Integrated Curriculum

Discussions on the benefits and difficulties with an integrated or interdisciplinary approach to teaching in Ontario. 

This week’s readings and videos explored and explained integrated curriculum. Multidisciplinary, interdisciplinary and transdisciplinary approaches are three commons ways to design. In Meeting Standards Through Integrated Curriculum, by Drake, S and Burns, R. (2004), each of the three approaches are discussed and thoroughly compared. These integrated approaches seem to be very successful. The model of learning hopes to build 21st century learning skills such as collaboration, communication and use of technology. Some other success measures include increased effort by students, better retention of material, fewer discipline problems and lower absenteeism. Academic scores also increased. For example, the article states a study of an interdisciplinary program Learning Through The Arts revealed students showed an increase in math scores. Drake & Burns (2004) also point out that although different, all three approaches exist on a continuum and are usually used by educators who wish to engage all their students in learning in the most authentic way.

All of the evidence of benefits, as real as they are, seem come from notes taken by educators or assessors. This video from Edutopia offers a fresh insight into the benefits of the integrated curriculum.

The students are demonstrating improvements, but also noticing the changes themselves. For example, one girl said, “If you’re in different classes, you might forget because your mind is focused on another class, but when it’s all together you can just focus on one thing…”. Her idea of the boundary between subject areas is blurring, resulting in a peace of mind and increased focus. Assessment as learning indicates students need to be self-aware and metacognitive of their changes in learning. As a future educator, I think it is important to get the researcher’s perspective and insight to the positive benefits of different approaches, but equally as important to hear the student’s perspective as well.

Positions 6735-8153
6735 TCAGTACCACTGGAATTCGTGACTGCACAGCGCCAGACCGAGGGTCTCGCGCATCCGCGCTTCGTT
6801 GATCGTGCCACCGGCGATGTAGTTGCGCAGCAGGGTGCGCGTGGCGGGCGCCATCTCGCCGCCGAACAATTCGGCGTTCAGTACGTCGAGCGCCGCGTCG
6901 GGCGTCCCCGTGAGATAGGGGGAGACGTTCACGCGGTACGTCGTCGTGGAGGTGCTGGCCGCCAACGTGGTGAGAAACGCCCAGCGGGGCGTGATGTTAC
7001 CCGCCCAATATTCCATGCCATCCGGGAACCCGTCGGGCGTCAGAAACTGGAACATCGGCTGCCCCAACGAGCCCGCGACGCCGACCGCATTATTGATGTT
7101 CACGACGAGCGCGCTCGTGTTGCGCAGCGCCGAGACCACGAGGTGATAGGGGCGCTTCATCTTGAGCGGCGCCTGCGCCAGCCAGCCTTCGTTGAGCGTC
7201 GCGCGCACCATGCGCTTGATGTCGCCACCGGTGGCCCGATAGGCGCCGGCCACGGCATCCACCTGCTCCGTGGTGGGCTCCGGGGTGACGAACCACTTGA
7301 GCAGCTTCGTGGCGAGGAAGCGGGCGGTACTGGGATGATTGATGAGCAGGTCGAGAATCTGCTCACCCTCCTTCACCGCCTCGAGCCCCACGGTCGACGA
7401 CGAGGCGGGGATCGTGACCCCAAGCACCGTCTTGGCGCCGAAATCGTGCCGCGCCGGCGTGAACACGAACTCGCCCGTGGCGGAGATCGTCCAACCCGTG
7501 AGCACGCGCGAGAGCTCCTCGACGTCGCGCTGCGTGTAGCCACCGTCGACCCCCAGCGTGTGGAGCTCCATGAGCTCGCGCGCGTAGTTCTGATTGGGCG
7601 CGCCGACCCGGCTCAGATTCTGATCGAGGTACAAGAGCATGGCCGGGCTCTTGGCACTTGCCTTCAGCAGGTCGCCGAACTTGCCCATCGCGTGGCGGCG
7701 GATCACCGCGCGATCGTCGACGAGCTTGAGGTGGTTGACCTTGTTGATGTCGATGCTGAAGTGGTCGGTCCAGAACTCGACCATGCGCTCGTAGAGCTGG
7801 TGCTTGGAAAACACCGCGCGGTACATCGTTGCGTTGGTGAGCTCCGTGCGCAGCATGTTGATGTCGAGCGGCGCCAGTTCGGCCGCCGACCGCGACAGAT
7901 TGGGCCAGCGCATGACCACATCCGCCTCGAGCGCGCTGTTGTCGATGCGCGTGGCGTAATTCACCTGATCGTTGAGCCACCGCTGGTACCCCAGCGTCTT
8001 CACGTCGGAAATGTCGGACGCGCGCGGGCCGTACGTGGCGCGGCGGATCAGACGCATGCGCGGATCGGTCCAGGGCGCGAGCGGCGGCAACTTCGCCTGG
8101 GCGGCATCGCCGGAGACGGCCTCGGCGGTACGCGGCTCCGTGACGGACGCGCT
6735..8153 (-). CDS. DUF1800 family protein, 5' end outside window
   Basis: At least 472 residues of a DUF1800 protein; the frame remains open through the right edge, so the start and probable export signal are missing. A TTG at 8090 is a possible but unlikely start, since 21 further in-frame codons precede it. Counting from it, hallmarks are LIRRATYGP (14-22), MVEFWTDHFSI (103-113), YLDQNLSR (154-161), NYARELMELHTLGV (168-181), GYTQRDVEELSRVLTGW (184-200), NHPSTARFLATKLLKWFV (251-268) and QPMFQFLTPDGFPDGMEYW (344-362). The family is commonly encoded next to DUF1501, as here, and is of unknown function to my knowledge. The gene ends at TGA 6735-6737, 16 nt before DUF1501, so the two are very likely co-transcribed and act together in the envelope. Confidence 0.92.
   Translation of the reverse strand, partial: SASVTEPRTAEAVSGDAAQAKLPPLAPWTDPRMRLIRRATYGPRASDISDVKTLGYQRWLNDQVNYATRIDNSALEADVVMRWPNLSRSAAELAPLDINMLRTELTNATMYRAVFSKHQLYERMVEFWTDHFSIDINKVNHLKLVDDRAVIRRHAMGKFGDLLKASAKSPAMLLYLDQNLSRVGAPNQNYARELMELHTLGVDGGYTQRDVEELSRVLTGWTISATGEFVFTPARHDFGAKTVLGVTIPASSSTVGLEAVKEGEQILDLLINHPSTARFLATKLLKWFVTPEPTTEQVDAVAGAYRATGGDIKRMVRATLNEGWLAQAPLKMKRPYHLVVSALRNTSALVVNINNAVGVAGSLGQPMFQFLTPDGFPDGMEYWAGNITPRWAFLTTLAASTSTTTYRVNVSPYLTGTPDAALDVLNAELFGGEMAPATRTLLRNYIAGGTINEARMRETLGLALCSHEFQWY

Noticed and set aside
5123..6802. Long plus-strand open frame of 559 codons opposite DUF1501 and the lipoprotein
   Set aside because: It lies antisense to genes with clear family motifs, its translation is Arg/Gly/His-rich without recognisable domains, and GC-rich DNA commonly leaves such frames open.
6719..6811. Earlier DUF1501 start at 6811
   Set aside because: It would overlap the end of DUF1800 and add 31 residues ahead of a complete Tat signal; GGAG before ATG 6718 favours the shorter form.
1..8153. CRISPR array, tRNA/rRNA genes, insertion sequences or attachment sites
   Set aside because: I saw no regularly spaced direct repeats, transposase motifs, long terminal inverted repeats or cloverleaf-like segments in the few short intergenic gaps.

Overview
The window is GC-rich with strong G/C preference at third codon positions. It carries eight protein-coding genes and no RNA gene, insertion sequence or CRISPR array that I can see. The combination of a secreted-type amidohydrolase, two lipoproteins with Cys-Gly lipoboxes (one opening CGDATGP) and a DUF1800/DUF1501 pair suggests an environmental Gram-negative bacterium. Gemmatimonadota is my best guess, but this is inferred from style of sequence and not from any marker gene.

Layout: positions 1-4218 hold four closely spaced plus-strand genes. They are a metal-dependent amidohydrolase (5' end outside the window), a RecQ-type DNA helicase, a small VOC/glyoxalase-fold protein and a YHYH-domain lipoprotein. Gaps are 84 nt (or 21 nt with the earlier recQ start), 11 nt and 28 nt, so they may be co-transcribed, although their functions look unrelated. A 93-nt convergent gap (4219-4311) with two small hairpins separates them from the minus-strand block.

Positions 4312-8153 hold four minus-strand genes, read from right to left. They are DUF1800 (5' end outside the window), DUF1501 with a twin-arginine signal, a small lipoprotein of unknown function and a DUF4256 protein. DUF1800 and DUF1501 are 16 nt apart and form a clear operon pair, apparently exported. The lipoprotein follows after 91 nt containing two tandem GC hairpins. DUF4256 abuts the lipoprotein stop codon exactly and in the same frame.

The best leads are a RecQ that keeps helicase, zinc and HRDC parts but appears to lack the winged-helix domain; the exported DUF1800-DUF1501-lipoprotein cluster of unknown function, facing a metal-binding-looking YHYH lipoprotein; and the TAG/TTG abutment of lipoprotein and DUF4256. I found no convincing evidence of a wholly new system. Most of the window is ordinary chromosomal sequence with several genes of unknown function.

Lastly, these resources suggest integrated approaches are necessary to prepare our students for the real world. If educators have trouble buying into this idea or think it is too difficult, it is quite shocking. I think their is a value in realizing that in order to develop an integrated curriculum for our students, we are using the very skills we wish they would build. As 21st century employees, teachers need to collaborate, self-regulate, problem solve, communicate skillfully and use technology to create integrated curriculums with success.

Integrated learning is an essential part to our classroom planning and organization, especially if we want to engage students with relevant and useful inquiry-based explorations.

This week, explored the cross-curricular integration opportunities in groups. This assignment highlighted two important things for me. First, a group of educators can find connections and create lesson ideas much easier than just one educator alone. This is an important mindset to take to the field of teaching – using collaboration to extend our ideas and save time. Second, there is a multitude of ways to integrate cross-curricular expectations into one assignment – it isn’t that hard to find them. To me, more integration equals less time spent on an individual expectation. After all the other benefits of integration, this one just highlights effective use of class time to explore the necessary expectations.

This is the outline created by our class (used with permission):

One example of an integrated approach that I particularly find interesting and useful is the mix of social studies and math curriculums. In the class example above, we talked about the big idea of an Olympic ceremony to study the grade 6 topic: People and environments – Canada’s interactions with the global community. I think this is an excellent opportunity to introduce mathematical areas of numeracy and data management. Students could explore the proportions of participating athletes or the resources necessary to accommodate the full attendance. They could also find appropriate representations of different data, such as the demographics at the presentation or the environmental impacts of the ceremonies. If the educator was to take this even further, they could accommodate the financial literacy aspect – which is definitely underdeveloped and under-explored. For example, students should be expected to create a budget and set costs for concessions.

A simplified example like this demonstrates how an integrated approach can be used to study and support social studies.


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